[JPL] Re: Get Out'Tha Ghetto!

Eric Hines ehines at message.nmc.edu
Fri Aug 8 13:34:07 EDT 2008

Sorry: I should have been more explicit: I hate smooth jazz. It's one of
the few things we won't play here.

What I'm talking about is mixing real jazz with good stuff from other
genres that all has appeal to a particular audience we have in mind and
which all fits together musically.  And also talking about jazz
musicians making music with an audience in mind that is broader than
their fellow musicians.

AS far as what I consider to be interesting and challenging--it doesn't
matter. What matters is what a reasonably large audience will find to be
interesting, challenging, engaging . . . and frankly, no, I don't find
straight-up jazz shows, as generally presented, are very interesting as
radio shows. I have heard great jazz shows, but most of them are boring,
and presented in a manner that makes it hard to believe that the
presenter isn't as bored as I am. I know that's painting with a broad
brush, but I'm doing a show myself right now ;-)

I guess, too, you should understand that "pure" for me is a dirty word.
It's another word for dead.

I suppose the model I'd refer to is music in the pre-bop era, when, for
example, Ellington employed Lonnie Johnson, and played awful pop dreck
in the same set with the sublime--he cared about putting on a show. And
we gotta worry about putting on a show, not about purity. Hopefully we
can figure out how to do it without the dreck, but we won't do it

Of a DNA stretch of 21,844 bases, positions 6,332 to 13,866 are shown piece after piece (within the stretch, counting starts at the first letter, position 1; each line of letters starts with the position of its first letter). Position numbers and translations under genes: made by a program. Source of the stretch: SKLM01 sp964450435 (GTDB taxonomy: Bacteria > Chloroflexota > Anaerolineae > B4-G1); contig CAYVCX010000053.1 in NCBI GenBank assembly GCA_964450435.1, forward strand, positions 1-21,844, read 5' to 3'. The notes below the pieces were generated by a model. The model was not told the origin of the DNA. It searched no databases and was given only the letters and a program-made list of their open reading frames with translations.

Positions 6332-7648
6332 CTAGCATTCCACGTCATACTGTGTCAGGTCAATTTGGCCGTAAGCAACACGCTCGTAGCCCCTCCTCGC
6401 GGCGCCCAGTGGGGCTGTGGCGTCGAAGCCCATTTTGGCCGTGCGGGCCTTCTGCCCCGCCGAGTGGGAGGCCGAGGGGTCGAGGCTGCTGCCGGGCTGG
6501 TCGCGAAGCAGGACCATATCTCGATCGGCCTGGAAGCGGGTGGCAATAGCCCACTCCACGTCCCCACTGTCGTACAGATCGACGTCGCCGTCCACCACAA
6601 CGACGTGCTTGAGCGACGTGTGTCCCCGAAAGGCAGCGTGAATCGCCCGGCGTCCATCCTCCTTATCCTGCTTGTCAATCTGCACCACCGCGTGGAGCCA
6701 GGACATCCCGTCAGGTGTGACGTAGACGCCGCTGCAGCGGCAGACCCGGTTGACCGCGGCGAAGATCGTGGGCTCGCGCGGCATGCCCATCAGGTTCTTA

without playing things that some purist is going to complain about.

That jazz "stood on it own" for 100 years is just a myth. For most of
that time people, like Ellington, freely mixed in all kinds of other
stuff--hokum, blues, pop, humor. Concert programs were even more varied,
as were radio shows.

I think it's also a myth, or wishful thinking, that all we need is more
exposure--that's what absolutely everyone with a failing business or
program says. Nearly all of them are wrong. 



Eric Hines
General Manager
WNMC 90.7 FM
1701 East Front St.
Traverse City, MI 49686

>>> <mileswillis at wpfw.org> 08/08/08 11:34 AM >>>

   Dear Mr. Davis,

     I think that I understand your sentiments but must take strong  
exception to your characterization of a commitment to playing 'pure'  
jazz as some stubborn 'ghetto-ization' of the music that may  
ultimately lead to it's disappearance from the radio airwaves.

     I assume that what you are hinting at is the mixing of music that  
is referred to as 'smooth' or 'contemporary' along with jazz for the  
purpose of gaining greater general audience appeal. You go on to infer  
that doing so will lead to "developing a mindset... that programs jazz  
as a part of an interesting, challenging, sophisticated general music  
format", as though the playing of ONLY jazz cannot precipitate such a  
development. This thought makes apparent that you, inexplicably, do  
not find jazz itself to be 'interesting, sophisticated and  
challenging' on it's own and can only become so by diluting it's  
presention with non-jazz music. 

     Being that you are (or claim to be) a jazz radio programmer, I'm